idiggory, King of Bards wrote:
By all means, continue to call a relatively normal behavior an addiction if it means you can overreact and discuss all the dangers of a leader with a compulsive disorder.
A. It's not relatively normal behavior. If it was, there wouldn't be any uproar over it.
B. Regardless of what we call it, when someone continues to engage in behavior that has proved harmful to them in the past, it shows that they have some kind of problem stopping doing that behavior. Call it compulsion, addiction, or whatever, it's still indicates a problem with Weiner in that one thing he likes to do (sending sexually explicit pictures and texts) is interfering with his ability to do something else he wants to do (run for and hold public office).
To just assume Weiner belongs to that group with the amount of information we have is absurd. Even taking the facts we have now - that he has been continuing to send nude pictures of himself to women - into account, the amount of evidence you'd need to make anything approaching a reasonable inductive leap to sexual compulsion is immense.
Um... Regardless of what we call it, he clearly has a problem stopping engaging in behavior that is harmful to him professionally, even after already being caught and suffering a serious harmful effect (loss of job). We can quibble over the exact terminology, but it doesn't change that basic fact. Changing the label you use doesn't change what something is.
You obviously don't have to believe me here, but this actually is the field I work in.
And? What useful course of action should Weiner pursue here then? Because insisting that the rest of the world change itself to suit him isn't likely to work.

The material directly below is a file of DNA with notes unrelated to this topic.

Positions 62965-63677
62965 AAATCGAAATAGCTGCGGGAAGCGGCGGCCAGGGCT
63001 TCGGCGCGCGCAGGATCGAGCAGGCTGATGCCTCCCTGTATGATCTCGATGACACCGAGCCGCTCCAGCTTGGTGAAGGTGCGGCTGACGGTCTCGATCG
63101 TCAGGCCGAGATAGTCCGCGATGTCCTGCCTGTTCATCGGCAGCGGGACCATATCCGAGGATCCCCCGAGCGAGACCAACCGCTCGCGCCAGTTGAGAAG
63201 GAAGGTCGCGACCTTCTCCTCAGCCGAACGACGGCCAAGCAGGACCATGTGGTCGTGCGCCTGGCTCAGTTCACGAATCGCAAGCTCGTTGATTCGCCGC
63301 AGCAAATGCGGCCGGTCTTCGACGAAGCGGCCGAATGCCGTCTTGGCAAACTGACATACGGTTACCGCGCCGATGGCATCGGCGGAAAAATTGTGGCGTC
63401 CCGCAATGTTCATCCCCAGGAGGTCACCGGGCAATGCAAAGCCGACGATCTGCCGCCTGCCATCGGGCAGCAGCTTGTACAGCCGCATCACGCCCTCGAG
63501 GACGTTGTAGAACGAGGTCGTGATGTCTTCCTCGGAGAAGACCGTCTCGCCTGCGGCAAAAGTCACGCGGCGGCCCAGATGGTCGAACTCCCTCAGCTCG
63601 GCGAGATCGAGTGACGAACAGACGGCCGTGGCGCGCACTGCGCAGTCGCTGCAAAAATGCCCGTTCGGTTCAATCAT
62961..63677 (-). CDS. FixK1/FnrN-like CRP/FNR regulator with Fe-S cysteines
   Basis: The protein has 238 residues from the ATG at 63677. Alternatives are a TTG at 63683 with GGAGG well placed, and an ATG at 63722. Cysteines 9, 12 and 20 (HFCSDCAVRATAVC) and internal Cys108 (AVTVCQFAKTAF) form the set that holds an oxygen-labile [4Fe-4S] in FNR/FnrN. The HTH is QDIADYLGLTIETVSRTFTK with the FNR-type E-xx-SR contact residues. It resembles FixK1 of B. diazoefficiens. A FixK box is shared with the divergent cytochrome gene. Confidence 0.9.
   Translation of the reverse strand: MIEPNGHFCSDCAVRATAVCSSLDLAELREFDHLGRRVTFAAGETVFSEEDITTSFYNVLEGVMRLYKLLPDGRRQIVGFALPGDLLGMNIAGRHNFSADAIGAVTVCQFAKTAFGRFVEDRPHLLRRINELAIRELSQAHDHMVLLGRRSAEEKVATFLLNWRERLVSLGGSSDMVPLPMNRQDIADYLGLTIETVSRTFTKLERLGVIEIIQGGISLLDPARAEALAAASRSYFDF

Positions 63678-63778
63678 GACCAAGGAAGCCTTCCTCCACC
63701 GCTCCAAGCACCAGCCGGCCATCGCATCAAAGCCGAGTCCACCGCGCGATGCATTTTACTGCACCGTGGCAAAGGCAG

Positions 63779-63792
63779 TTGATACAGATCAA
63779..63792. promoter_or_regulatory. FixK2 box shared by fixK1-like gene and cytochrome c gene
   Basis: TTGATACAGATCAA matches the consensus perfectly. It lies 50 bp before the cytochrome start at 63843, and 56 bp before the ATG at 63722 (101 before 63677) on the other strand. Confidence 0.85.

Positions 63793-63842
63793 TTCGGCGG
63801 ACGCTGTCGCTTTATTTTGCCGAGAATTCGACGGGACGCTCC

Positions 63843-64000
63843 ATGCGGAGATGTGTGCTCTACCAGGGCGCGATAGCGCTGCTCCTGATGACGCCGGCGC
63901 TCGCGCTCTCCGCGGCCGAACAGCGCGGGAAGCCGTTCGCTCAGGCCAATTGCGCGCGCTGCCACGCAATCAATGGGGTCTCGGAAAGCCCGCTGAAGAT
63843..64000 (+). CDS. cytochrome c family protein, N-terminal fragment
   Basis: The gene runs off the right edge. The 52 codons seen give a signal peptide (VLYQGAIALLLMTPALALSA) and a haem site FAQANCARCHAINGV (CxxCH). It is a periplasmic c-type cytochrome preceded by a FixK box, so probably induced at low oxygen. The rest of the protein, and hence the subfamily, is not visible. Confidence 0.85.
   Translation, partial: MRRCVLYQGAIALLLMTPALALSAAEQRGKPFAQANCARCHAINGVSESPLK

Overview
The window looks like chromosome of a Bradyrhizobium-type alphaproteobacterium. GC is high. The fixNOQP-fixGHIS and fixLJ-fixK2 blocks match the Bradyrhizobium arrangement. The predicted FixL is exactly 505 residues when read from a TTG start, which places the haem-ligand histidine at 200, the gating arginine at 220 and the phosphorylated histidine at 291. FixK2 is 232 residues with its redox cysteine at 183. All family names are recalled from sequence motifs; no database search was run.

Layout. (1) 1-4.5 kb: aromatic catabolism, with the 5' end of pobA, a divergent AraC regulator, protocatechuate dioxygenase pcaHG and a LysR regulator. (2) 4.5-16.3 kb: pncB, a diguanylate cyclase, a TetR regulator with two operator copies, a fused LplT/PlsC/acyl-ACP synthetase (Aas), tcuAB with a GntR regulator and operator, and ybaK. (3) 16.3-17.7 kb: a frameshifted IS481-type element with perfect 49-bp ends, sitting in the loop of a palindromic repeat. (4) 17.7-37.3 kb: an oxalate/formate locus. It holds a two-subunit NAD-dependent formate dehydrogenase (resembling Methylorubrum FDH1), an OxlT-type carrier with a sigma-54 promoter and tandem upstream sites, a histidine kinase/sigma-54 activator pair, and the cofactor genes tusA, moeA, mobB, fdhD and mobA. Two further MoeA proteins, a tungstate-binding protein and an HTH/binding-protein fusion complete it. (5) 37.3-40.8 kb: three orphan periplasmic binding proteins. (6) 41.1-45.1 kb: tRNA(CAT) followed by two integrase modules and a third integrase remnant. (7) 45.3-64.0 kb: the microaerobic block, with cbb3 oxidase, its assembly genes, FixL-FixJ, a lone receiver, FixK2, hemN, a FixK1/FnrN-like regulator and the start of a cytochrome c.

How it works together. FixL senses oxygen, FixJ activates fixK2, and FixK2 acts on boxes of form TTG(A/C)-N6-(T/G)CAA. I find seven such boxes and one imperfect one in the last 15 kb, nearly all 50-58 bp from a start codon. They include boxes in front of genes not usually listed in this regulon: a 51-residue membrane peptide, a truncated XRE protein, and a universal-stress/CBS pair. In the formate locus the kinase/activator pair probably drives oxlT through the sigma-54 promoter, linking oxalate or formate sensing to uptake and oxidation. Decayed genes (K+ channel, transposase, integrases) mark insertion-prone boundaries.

He could still be an exhibitionist. But it's not a compulsion. They are not linked.
Of course they aren't. I'm also not the one who even mentioned exhibition initially. I called what he's did a compulsion because it appears he's unable to not do it. What the **** definition do you use for compulsion, Mr. "This is the field I work in"? I mean, if we assume his past outcome as a direct result of his behavior is something he wants to avoid, he has two courses of action:
1. Don't pursue a career in a field in which that behavior will result in the negative outcome.
2. Stop the behavior.
He's chosen to pursue the same career, while still engaging in the same behavior the caused negative career effects before. So yeah, I think there's something wrong with someone who can't see that this is a problem. Whatever you want to call it, it's a problem. And it's a problem with *him*, not everyone else.
Exhibitionism is a relation to what is seen as a normal expression of sexuality, not to whether or not such an expression is something you MUST do. Even if it's something you must do to receive sexual relief, that's still not grounds for ruling it a compulsion.
I never said that exhibitionism and compulsion are one and the same. ****. I didn't even call what he was doing exhibitionism in the first place. I agree, that there are elements of that to what he's doing, but as I've said before, we have no way of knowing for sure what his motivations are, or what he gets out of this. What we can say for sure is that what he's doing is something that he enjoys doing. So much so that he is continuing to do so even when it's harmful to his chosen career.
That's the angle I'm looking at. Hence, why I said at the very beginning that it indicates a lack of self control on his part. Was that wrong? I don't think so. Edited, Jul 26th 2013 4:28pm by gbaji